I always dreamed of being an artist. I considered myself to be artsy but wasn't practicing on the daily - I had a dead end job that took too much mental space and didn't fulfill my creative needs. So, when the opportunity showed it's little head, my husband and I pounced on it. We sold everything we owned, moved from central Florida to Atlanta, and my dream job was about to become my real job!
What started as just a silly llama painting grew into so much more.
That was in 2014. It took a couple of months of experimenting before my signature style developed. I began studying color theory and it quickly became my favorite part of art + design. I started practicing color mixing, and I still create almost all of my own paint colors from primary, black and white.
I'm a total bird nerd and an even bigger dog person, so naturally animals became a source of undying inspiration. It all started with a couple of colorful llamas. Then giraffes. Things accelerated and I started painting all sorts of animals! My original paintings were selling quickly and I asked myself " Will I ever stop painting animals?!".
I decided to continue following my passion for painting animals.
The face behind the canvas.
I live in the Inman Park neighborhood of Atlanta with my husband, Chris. We get to share our time and couch space with two dogs, Earl and Jay. I go by my full name, Lacy M. Freeman, because I think it sounds so formal and professional. Despite my punny nature, I work really hard at maintaining a certain level of professionalism. Pushing that aside, here are three things you should know about me:
I'm completely obsessed with nature documentaries and I rewatch Planet Earth videos on repeat. My favorite film is My Life as a Turkey. It's about a man, Joe Hutto, who spends a year practicing imprinting (raising from young) on a group of wild turkey, and and writes in a journal about his daily experiences and personalities of these turkey. It's more emotional than scientific, and that's something I both appreciate and apply to my art.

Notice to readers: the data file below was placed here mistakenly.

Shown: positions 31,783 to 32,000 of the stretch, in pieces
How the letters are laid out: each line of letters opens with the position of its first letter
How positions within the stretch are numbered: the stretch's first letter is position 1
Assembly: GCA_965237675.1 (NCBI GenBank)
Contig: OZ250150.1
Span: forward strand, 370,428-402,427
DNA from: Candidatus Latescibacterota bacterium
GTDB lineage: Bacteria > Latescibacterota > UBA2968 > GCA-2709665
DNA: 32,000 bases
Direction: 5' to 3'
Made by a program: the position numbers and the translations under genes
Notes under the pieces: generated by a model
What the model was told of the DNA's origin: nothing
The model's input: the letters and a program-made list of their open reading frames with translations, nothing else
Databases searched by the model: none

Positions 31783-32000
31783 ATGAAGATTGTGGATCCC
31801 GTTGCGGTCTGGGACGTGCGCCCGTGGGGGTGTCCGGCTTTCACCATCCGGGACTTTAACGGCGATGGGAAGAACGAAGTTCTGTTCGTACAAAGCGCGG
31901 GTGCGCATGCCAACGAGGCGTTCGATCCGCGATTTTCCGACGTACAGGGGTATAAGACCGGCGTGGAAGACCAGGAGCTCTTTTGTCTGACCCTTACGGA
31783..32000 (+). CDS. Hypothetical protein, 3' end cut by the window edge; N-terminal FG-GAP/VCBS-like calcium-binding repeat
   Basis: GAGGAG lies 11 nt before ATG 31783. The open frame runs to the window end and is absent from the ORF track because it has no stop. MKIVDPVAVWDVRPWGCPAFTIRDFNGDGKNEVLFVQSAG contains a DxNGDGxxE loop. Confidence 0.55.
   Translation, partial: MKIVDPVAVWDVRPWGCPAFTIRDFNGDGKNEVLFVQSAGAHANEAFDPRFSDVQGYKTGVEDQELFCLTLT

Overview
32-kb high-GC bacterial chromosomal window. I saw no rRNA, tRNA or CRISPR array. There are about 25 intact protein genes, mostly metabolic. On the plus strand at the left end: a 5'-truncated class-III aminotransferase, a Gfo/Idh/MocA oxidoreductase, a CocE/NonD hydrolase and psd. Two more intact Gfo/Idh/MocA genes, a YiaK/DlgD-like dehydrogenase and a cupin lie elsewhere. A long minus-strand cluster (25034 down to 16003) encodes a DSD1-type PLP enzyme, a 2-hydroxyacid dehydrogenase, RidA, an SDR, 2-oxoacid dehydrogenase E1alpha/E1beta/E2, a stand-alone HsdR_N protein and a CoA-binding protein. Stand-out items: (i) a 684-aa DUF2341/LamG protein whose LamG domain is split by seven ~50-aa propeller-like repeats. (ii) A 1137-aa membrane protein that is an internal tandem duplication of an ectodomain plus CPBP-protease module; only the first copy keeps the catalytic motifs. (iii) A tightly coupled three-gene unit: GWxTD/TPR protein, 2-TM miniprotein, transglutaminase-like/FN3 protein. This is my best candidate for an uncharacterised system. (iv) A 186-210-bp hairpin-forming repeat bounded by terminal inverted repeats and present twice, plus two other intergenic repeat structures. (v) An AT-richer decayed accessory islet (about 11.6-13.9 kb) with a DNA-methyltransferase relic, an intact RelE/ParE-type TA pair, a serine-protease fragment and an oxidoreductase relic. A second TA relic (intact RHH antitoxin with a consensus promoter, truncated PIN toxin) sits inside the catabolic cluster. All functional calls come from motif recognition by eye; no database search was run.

My favorite animal is the Sandhill Crane. I feel a deep connection to them and always have. During migration season, I can hear their calls from my studio while they are heading north and south! When I was young, my father would pull off the side of the road to point them out. That's because there are less than 5,000 of the Florida Sandhill Crane subpopulation remaining, and he wanted to make sure we took notice. Back in the forties, there were less than 1,000 of the Greater Sandhill population remaining, and now there are several hundred thousand! For me, the Sandhill Crane represents 'hope'. If the Sandhill Crane's population can be helped and brought back to a healthier number, then perhaps the Florida Sandhill and it's cousin, the Whooping Crane, whose numbers are at about 310, can make a comeback, also!